Perhaps during our childhood we all experienced – just like the orphan child in Cesare Pavese’s “The Moon and the Bonfires” – closing our eyes to see whether the hill before us would disappear when we opened them again, allowing us to see a better Country. Digital culture has given a decisive contribution to the yearning “to go further.” Individuals have veritably “crossed the hills” and reached Wonderland, an alluring realm of images news and comments, enabling to share even the most intimate moments on the public arena.
The thrill of speed, in the car as in life, entails serious risks. One may go so far as to believe that contents are all the same, that fabrication and reality can’t be fully distinguished, that personal beliefs count more than facts and that, in any case, one may reject whatever sounds off-key.
These are fertile grounds for the spread of prejudice and stereotyping, suspicions and closures. Even identifying fake news, ungrounded information “based on non-existing or distorted facts”, yet efficient in their power of attraction and dissemination, becomes a veritable challenge. Those who claim that this phenomenon is not new are speaking the truth. However, what makes it worrying today is the amount of people it can reach out to in a hastily and uncontrolled manner. While social networks cannot be considered the major cause of fake news, likes and sharing of content facilitate their dissemination, on the basis of a dynamism that favours visibility to the detriment of truthfulness. In this respect, in the Message for the 52nd World Communications Day Pope Francis denounced the “snake-tactics” that can end up “darkening our interior life” and rob us of our “interior freedom.” Even an impeccable argument “if it is used to hurt another and to discredit that person in the eyes of others, however correct it may appear, it is not truthful.” And thus, what purpose does it serve?
“I came back, I had made a fortune, but the faces, the voices, the hands I expected to touch me and recognize me were no more – says the protagonist of Pavese’s novel upon his return from America. – What remained was like a square the day after the fair …”
This is not an inescapable outcome. In fact, Francis – and with him all Church Magisterium – is the bearer of a gaze that confides in our capability to “describe our own experiences and the world around us, and thus to create historical memory and the understanding of events.” It is a question of “rediscovering the dignity of journalism”, where journalists are “the protectors of news”, whose heart “is not the speed with which it is reported or its audience impact, but persons.” A “journalism of peace”, that is at the service especially of those “who have no voice”; that explores “the underlying causes of conflicts.” Furthermore – seen that, in addition to being users we have all become ‘producers’ – the Pope underlines “the personal responsibility of journalists to communicate the truth”; a responsibility that requires teaching people how to discern, evaluate and understand in depth. Moreover,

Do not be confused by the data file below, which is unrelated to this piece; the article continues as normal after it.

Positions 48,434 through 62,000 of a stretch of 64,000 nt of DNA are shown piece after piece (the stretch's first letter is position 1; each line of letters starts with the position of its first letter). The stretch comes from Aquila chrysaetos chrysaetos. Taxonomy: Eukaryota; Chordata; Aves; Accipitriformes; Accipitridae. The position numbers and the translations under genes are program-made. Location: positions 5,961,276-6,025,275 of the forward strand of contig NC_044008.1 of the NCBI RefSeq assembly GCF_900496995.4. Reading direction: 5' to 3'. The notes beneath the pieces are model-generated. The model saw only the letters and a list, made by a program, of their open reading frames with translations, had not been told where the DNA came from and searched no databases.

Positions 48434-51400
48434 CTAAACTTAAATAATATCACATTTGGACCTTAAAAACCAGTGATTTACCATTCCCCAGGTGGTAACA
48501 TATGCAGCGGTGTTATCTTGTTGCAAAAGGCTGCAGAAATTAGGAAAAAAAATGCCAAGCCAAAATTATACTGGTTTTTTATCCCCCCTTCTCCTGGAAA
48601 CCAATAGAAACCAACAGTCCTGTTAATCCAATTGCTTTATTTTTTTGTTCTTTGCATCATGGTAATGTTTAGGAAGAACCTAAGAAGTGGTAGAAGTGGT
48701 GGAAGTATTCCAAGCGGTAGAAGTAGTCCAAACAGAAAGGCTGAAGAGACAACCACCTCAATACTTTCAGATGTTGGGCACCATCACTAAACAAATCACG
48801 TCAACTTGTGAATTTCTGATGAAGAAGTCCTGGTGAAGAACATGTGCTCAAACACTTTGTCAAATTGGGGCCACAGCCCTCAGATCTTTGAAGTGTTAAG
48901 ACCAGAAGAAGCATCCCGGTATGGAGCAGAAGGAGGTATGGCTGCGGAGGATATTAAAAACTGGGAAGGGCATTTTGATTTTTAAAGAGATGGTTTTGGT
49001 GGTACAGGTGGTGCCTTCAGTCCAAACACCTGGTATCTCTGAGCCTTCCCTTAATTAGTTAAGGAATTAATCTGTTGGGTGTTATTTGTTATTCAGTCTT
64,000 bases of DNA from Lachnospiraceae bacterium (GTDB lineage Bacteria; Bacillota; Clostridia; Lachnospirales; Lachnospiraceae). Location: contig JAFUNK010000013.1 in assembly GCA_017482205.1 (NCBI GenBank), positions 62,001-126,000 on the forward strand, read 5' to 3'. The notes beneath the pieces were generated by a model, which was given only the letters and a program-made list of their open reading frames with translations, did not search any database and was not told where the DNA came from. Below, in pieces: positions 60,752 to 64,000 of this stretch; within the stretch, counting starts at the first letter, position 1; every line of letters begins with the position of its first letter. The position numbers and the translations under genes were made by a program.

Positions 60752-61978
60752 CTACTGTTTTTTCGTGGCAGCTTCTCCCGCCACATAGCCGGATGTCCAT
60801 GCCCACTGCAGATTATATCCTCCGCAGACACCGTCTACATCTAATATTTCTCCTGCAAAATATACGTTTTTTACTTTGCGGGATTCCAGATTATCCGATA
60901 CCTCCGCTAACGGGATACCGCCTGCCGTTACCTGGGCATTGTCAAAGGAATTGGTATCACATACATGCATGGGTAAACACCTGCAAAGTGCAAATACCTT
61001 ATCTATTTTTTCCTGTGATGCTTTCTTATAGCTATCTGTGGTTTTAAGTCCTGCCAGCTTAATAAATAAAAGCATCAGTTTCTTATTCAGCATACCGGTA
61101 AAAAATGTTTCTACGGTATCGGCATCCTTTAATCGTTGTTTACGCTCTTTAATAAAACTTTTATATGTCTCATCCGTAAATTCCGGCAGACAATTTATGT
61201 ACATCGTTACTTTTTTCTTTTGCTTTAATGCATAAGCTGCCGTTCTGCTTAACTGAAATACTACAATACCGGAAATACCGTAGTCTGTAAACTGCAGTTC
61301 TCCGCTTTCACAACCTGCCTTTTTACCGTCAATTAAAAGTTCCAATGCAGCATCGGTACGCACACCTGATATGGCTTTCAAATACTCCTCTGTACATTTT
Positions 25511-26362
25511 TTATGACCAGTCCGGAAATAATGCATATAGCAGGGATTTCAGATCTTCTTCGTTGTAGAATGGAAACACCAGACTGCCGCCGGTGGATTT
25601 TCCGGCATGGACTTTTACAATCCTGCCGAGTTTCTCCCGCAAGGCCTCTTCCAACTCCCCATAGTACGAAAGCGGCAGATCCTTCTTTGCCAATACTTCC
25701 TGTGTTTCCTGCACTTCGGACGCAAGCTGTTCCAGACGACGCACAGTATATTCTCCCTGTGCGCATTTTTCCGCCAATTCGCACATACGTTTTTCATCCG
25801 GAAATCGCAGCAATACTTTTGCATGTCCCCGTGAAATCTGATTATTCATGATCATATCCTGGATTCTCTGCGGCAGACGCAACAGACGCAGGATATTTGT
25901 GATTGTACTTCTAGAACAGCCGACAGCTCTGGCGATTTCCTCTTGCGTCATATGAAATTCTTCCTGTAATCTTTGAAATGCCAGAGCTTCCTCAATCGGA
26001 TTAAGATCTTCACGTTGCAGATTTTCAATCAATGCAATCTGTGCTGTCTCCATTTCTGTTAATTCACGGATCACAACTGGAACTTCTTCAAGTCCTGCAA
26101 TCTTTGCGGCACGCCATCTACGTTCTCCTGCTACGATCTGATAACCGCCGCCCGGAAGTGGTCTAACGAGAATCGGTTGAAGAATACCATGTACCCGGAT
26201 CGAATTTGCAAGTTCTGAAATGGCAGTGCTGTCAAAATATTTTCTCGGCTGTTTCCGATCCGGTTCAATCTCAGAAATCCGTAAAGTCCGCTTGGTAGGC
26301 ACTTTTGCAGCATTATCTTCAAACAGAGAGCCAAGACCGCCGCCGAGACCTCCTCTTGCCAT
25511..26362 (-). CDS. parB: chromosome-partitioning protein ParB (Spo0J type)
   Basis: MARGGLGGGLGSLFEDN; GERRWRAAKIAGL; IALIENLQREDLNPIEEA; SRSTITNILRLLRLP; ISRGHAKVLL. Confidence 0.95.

In its relationship with reality, truth remains an irrepressible necessity,
That is not fulfilled by a “conceptual reality”, nor by “bringing to light things that are concealed.” Truth “is something you can lean on, so as not to fall”, Francis says, adding: “We discover and rediscover the truth when we experience it within ourselves in the loyalty and trustworthiness of the One who loves us.” Pavese would say: “Your own village means that you’re not alone, that you know there’s something of you in the people and the plants and the soil, that even when you are not there it’s still there waiting for you.” Ultimately, is underlined in the Message, “the only truly reliable and trustworthy One – the One on whom we can count – is the living God.” The experience of the ecclesial community recognizes his face in Jesus Christ, the absolute, total truth of man. It’s the foundation that is most dear to us, also in the realm of communication. It’s the reason why we came back. It’s the reason why – as the protagonist of The Moon and the Bonfire – we continue our endless quest: “I’ve travelled the world enough to know that all flesh is good and all of it worth the same, but that is why one gets tired and tries to put down roots, to make land and country for himself, that his flesh might be worth and stay a little more than a common round of season.”
(*) Director National Office for Social Communications, CEI Under-Secretary